The History Nebraska State Historic Preservation Office (SHPO) will be traveling to two counties in Central Nebraska to raise awareness about historic preservation programs and to assist interested communities in implementing a historic preservation plan.
Representatives from History Nebraska will visit communities in Howard and Garfield counties to highlight preservation programs offered by the SHPO office.
The following locations will host the presentations, which are free and open to the public.
— Howard County, St. Paul Library, 1301 Howard Ave, St. Paul, 7 to 8 p.m., Wednesday, Nov. 13.
— Garfield County, Burwell Senior Citizens Center, 411 Grand Ave., Burwell, 7 to 8 p.m., Thursday, Nov. 14.
Each county visit will include a historic survey of nearby communities to determine buildings and other structures of historic significance and integrity.
“This is the first step in developing a historic preservation plan,” said Kate Hewlings, survey coordinator for History Nebraska. “You can’t create a plan without knowing what is there, which is why these surveys exist.”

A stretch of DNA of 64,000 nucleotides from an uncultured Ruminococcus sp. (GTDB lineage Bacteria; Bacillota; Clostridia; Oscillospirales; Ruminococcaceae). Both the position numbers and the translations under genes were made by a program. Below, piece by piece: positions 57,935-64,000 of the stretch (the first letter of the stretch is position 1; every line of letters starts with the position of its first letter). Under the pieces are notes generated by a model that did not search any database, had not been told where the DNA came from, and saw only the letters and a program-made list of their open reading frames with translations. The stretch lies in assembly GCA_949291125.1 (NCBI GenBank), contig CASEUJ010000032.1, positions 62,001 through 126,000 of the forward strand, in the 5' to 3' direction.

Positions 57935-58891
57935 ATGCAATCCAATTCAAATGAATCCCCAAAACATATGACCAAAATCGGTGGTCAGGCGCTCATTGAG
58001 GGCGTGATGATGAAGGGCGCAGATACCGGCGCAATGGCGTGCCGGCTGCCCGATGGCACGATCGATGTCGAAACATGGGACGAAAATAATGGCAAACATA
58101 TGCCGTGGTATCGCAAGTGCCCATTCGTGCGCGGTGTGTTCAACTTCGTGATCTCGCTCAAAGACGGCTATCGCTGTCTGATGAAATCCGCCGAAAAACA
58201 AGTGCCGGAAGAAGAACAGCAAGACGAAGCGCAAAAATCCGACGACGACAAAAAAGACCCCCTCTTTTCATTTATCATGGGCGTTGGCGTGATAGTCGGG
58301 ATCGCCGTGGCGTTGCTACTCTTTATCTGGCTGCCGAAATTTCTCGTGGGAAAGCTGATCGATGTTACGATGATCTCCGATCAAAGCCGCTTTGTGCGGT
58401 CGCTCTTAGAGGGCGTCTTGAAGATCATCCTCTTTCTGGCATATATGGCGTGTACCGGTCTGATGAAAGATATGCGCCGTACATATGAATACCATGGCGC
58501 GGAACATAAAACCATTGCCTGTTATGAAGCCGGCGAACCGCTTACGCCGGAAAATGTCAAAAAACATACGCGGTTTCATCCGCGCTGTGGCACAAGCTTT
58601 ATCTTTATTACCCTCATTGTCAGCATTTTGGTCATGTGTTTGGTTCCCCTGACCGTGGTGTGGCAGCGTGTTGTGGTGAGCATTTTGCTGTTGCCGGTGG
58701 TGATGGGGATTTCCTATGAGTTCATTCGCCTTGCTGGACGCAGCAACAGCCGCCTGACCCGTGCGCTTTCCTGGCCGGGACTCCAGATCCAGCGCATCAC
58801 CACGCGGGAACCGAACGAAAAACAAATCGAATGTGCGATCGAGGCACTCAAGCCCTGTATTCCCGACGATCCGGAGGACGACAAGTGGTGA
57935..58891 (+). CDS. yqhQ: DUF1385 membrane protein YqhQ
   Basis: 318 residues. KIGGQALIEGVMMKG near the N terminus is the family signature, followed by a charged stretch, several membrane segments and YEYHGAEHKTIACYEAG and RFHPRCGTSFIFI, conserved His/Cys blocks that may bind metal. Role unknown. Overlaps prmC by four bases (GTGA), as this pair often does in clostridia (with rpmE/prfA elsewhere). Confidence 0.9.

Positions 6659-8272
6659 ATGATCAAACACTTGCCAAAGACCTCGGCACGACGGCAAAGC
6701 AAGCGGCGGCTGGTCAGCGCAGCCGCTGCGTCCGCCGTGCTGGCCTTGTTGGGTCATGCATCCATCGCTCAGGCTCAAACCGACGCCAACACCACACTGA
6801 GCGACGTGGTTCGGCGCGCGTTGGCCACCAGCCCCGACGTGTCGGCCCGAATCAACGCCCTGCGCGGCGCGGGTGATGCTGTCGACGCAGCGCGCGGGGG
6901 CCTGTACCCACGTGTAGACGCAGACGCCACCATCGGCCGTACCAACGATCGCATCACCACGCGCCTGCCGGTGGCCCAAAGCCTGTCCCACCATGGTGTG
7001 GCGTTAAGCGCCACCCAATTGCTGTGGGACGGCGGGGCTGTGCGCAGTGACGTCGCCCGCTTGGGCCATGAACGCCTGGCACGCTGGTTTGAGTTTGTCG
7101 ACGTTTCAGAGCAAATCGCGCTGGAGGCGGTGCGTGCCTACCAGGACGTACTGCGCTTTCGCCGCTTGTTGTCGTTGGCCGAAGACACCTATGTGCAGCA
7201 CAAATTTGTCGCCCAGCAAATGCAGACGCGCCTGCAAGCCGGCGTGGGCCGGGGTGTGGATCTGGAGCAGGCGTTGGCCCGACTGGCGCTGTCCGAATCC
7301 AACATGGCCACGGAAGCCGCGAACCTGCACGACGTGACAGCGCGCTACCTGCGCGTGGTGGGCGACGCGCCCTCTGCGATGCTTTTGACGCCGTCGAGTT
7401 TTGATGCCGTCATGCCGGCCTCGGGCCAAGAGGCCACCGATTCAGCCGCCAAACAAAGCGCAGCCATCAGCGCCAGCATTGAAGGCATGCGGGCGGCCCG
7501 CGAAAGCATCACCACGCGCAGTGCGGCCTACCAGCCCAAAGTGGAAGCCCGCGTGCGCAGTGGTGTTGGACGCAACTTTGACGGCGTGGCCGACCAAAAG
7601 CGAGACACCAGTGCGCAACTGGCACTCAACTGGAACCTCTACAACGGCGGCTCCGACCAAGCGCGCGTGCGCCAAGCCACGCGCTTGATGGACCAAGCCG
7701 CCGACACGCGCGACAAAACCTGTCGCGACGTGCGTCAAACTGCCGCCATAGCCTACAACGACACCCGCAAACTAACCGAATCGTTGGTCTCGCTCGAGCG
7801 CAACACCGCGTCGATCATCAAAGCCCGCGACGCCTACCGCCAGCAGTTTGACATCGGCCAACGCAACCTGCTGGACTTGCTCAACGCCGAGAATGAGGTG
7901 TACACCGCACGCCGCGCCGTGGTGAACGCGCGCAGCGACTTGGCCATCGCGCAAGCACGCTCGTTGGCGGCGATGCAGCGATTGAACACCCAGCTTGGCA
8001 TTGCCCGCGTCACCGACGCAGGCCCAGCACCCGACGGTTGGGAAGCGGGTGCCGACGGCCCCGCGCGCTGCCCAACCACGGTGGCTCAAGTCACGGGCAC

The survey work will primarily take place in towns and populated areas in each county. However, the public is encouraged to share information on rural locations they feel may be historically significant.
Surveyors will be looking at the exteriors of buildings and structures over 50 years old that still retain their historic character. Surveyors look at building materials, rooflines, doors, windows, chimneys, and other decorative details to tell the age of a building.
Historical research, which includes reviewing historic maps and written histories, gives surveyors additional clues on how and where to look within a county for historic properties and where old historic buildings may still exist.
Following the county survey, Hewlings said an array of historic preservation programs are available to communities to preserve their historic properties. “Communities can apply for National Register listings, pursue Certified Local Government status to be potentially eligible for preservation grants, and utilize the state and federal historic tax credit programs. But it all starts with these surveys,” she said.
For more information, contact Hewlings at firstname.lastname@example.org or (402) 471-4770.
The project is administered by History Nebraska’s State Historic Preservation Office. Funding, in part, is provided by a federal grant from the U.S. Department of the Interior, National Park Service.